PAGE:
National Book Award Finalist. You can tell. Bacigalupi is a skillful and talented writer of YA. I don't hand out 5 stars often. Nailer is a poverty str...more National Book Award Finalist. You can tell. Bacigalupi is a skillful and talented writer of YA. I don't hand out 5 stars often. Nailer is a poverty stricken abused 15 year old, trying to maintain goodness in a world that has tried to beat it out of him. He scavenges old ships for parts to earn a living; a dangerous job for one so young. After a hurricane he finds a beautiful girl and her ship stranded on the beach. Nailer has lived a thousand lifetimes before this moment. He is a worn likeable person but is he a hero? Will he decide to risk his life and save her from his hoodlum dad and the other killers that lurk in his world? This story sucked me in with its adventure and variety of characters. The writing is extraordinary. You can taste the salt from the ocean, feel the cuts carved in skin from scrap metal, carry the burden of too much family dysfunction, and feel the satisfaction of loyal friendships. This is a book to savor and enjoy. Highly recommended.(less)
**spoiler alert** The moon, hit by a meteor is knocked closer to earth causing tidal waves, volcanoes, and the end of a life as most humans knew it. M...more**spoiler alert** The moon, hit by a meteor is knocked closer to earth causing tidal waves, volcanoes, and the end of a life as most humans knew it. Miranda , a teenage girl, keeps a diary of what has happened to her. This is her story.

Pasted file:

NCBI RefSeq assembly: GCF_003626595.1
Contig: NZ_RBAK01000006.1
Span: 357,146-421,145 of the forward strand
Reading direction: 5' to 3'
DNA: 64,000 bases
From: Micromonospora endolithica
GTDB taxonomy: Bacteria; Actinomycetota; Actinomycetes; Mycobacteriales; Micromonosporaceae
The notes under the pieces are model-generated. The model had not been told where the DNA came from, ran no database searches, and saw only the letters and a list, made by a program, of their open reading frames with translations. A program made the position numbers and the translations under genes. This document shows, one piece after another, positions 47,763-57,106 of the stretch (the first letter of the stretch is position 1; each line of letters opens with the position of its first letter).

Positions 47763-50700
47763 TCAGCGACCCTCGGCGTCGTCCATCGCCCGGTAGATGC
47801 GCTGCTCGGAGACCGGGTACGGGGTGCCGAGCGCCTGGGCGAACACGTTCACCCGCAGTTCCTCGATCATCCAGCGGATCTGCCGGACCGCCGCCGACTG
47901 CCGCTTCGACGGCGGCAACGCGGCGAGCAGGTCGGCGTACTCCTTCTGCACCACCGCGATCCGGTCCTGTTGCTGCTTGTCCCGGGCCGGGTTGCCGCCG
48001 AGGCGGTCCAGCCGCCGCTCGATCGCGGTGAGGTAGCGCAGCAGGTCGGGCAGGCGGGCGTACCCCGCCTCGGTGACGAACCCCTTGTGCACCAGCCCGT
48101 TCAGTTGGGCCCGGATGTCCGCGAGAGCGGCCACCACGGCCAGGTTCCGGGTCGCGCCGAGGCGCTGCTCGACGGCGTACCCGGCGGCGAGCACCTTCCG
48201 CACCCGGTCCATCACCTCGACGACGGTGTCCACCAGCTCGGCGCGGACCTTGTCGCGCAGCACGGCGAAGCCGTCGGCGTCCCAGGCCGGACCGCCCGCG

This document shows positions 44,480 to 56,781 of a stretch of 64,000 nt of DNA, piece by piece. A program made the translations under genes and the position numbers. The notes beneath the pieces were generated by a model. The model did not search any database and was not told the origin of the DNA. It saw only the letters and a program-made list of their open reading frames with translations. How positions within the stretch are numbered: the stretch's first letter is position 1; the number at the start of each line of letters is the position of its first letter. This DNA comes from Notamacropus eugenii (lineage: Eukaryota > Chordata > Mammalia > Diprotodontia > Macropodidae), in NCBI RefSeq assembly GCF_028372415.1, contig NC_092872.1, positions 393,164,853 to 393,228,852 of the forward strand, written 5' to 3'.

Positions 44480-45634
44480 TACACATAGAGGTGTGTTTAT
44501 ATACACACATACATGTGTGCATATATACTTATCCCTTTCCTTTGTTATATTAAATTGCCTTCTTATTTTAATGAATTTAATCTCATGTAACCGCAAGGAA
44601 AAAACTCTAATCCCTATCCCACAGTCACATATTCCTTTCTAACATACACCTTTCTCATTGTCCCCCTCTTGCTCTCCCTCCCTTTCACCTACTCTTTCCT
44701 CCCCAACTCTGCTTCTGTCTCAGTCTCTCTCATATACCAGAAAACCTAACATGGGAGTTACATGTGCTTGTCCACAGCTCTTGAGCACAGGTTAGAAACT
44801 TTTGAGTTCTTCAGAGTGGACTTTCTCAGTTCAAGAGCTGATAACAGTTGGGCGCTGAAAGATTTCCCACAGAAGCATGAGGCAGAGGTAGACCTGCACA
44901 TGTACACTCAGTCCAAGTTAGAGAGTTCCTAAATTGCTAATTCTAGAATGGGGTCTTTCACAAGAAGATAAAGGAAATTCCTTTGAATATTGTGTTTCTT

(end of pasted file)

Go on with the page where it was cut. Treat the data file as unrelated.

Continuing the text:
I admire the realistic approach to this young adult novel. At first things seem like life will continue as normal, but then characters slowly realize that life will have to change if they are to survive. The ability for characters to adapt fascinated me. There is truth to this book. I kept thinking…. when traumatic situations occur most people manage to endure for a time don’t we? Would the end of the world be any different? Like in this novel, there is a process our brains go through, that they trick us into thinking how we are living is normal.
I wish science were more explored in the novel. The book would have meant more if there were a touch more going on. If the characters were effected a little more physically and not just emotionally. It seemed they were too lucky for too long, as the world fell down around their ankles, so because of this, at the end of the novel I felt the realism I had enjoyed took a dive.
When civilizations end, when does civility stop? In this novel, it never does. It's like someone hit a stop watch on life. I can't help but think that the end of the world would be more chaotic than that at times? It seemed people might get desperate enough to do more scavenging? I thought the lack of that a little odd. There were no bumps in the night. However, there were more recluses, which led me to believe that if in Miranda's situation I may survive. A book of hope. (less)